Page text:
Monday, August 25, 2008

Why Bother?

I wrote this last night. I haven’t a clue what I’m going to do with it. I hardly ever post my poems to this blog these days, but I thought (rightly or wrongly) that it might amuse (maybe "amuse" isn't quite the right word) some people. I'll no doubt remove the poem after a short time.

The fact that I bothered going to the trouble of revising it this morning might go some way to answering Nic’s question, which in turn was a response to Quincy’s comments on how getting a poetry collection published doesn’t result in fame, riches, greater sexual attraction, or even selling more than a few hundred copies (if you’re lucky) - his comments are fairly accurate, by the way.

Why bother then? Because poetry is an obsession. Even if book sales are disappointing. Even if the poem doesn’t matter to anyone else. If it's still necessary to write it, then it's worth getting "out there" at least to give people a choice on whether to ignore it or not.

- poem deleted -


BarbaraS said...

NOT THAT SONG! But you're right, we keep at it because we must.

I like the poem BTW, it has a real world-weariness. Bet it goes down well at readings...

Collin said...

Rob, this is uncanny. I nearly choked on my lunch when I saw this poem. I also have a poem called "I Should Be So Lucky," which is based on a dream I had about meeting Kylie at the drive-up window of a Wimpy's somewhere in middle England. She was working the window and wearing a jaunty paper hat. I have no idea what'll do with mine either, but I really enjoyed yours.

Tommaso Gervasutti said...

I think this is the golden mine evryone should nurture to extract great poems, I feel enthusiasm here, an avalanche of feeling-words ( and luck!) that is going to summon up a bounty!
Best wishes, Davide

Jim Murdoch said...

I know what you mean but could I offer an alternative perspective? To my mind the word 'obsession' has a lot of negative connotations. I think of poetry as something natural.

My dad once tried to explain to me the difference between a perfect and an imperfect man. He said, "A perfect man's natural inclination is to do the right thing but that doesn't mean he is incapable of sinning whereas an imperfect man's natural inclination is to be selfish and do what benefits him but that doesn't mean he is incapable of doing the right thing." That always stayed with me.

To my mind a poet is a man, most likely an imperfect one, whose natural response to life is to write about it; things make more sense to him when they're converted into words. The rest of the people don't give a toss about words and are only interested in experiencing life in the now. I'm a poet. I'm not obsessed with words. Poetry is just another one of my senses – I perceive things metaphorically. It's a good thing. Why bother? Because I can no more stop being a poet than I can stop seeing albeit through trifocal lenses these days.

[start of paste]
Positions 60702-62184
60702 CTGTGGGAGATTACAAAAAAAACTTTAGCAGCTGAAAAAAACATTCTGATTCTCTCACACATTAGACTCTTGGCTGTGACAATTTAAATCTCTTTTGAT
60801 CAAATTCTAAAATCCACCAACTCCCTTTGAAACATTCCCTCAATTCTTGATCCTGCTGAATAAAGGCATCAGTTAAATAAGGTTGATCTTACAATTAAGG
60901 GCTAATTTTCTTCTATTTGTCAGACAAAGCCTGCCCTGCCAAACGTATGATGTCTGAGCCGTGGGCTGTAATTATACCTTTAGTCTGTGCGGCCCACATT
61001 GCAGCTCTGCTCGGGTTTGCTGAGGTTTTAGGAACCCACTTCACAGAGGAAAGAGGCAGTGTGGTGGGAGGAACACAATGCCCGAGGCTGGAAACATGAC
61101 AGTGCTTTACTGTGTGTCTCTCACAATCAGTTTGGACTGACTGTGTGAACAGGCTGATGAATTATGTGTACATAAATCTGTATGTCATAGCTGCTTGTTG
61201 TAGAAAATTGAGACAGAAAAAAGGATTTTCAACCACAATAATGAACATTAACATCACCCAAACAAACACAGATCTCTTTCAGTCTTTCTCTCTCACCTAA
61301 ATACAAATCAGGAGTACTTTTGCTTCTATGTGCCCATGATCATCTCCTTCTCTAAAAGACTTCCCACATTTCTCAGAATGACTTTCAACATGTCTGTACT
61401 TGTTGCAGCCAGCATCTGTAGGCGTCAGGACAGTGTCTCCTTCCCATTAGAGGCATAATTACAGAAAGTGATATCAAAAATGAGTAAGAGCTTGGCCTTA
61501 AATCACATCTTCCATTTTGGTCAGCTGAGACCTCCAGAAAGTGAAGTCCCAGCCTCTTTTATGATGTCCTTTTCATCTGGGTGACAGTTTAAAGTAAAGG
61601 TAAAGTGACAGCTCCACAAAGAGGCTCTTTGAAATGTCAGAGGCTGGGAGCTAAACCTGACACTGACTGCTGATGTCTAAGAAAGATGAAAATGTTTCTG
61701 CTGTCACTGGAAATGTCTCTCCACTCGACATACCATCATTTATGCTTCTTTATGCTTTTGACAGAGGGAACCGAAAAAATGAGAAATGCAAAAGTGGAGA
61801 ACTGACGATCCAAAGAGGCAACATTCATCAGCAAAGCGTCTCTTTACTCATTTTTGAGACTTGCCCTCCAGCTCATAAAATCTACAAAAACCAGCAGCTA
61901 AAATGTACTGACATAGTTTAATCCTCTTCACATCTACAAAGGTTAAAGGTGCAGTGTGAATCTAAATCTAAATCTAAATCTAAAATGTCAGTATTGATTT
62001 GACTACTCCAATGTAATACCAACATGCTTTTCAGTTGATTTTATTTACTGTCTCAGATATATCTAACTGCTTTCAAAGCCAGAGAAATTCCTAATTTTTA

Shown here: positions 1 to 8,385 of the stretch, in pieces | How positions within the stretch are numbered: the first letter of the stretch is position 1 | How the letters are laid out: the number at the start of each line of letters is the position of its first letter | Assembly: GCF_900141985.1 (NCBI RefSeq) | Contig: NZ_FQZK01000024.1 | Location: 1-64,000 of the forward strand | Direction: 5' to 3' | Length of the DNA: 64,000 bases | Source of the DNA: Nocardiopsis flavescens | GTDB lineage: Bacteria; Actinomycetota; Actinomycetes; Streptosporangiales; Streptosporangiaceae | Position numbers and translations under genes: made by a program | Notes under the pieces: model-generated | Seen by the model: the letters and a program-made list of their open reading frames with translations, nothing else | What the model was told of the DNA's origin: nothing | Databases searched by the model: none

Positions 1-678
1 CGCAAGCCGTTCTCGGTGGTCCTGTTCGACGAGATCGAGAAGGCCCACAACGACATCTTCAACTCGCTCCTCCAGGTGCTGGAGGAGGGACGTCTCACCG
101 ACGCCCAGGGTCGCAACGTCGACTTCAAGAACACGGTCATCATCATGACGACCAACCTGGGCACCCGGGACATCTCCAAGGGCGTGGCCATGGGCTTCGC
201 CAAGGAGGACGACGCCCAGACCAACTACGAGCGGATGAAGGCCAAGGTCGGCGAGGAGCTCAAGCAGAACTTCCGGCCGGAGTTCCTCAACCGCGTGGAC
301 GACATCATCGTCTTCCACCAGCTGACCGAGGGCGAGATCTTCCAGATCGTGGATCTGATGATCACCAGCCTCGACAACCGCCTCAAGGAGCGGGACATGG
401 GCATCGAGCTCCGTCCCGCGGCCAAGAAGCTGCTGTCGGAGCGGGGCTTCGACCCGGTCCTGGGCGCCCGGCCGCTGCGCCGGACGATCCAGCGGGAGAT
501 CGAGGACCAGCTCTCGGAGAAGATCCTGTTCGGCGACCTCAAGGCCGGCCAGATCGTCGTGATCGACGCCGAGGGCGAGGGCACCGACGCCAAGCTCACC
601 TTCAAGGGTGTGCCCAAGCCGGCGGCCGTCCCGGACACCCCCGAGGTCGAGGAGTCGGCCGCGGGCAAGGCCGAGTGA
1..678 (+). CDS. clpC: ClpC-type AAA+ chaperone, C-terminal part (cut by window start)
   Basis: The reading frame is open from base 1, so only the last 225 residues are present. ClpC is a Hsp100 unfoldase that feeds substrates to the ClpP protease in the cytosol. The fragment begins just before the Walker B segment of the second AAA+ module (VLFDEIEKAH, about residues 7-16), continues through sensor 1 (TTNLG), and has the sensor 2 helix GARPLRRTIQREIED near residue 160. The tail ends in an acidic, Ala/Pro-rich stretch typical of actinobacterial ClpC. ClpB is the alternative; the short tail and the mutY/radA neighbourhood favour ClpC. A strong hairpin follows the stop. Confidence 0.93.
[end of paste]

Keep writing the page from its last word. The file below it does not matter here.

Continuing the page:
Colin Will said...

Quincy's comments are wincingly accurate, but as Barbara says, we keep at it.

Mark Yoxon said...

i can really hear O'Hara in this. i think it's really something.

keep going with it.

Dick said...

Kylie would be proud! And think how many Kylie fans will now find themselves adjacent to a piece of verse.

I presume you've seen this -

Rob said...

Thanks for all the comments.

Barbara - "goes down well at readings" is usually the kiss of death for my poems! But perhaps not for this one.

Collin - the paper hat sounds great. Please email me the poem, if possible.

Davide - I'm sure Kylie would be delighted to hear those comments.

Jim - good to hear about your own approach. Of cousre, I didn't mean "obsession" in a clinical sense.

Colin - yes, maybe "we keep at it" without any attempt at reason is the best that can be said.

Mark - Heh. I reckon "i can really hear O'Hara in this" is another kiss-of-death phrase! Although I do really like the NY school (especially Schuyler).

Dick - I had never seen that or even heard of it. But what a classic! Thanks so much!

I also hope Kylie would be pleased, although the chances of her ever reading Surroundings is extremely remote. I've never been a fan of her music (not even her 'hip' phase, not even that 'la la la,la la la la la' thing), but she comes over as a fantastic personality.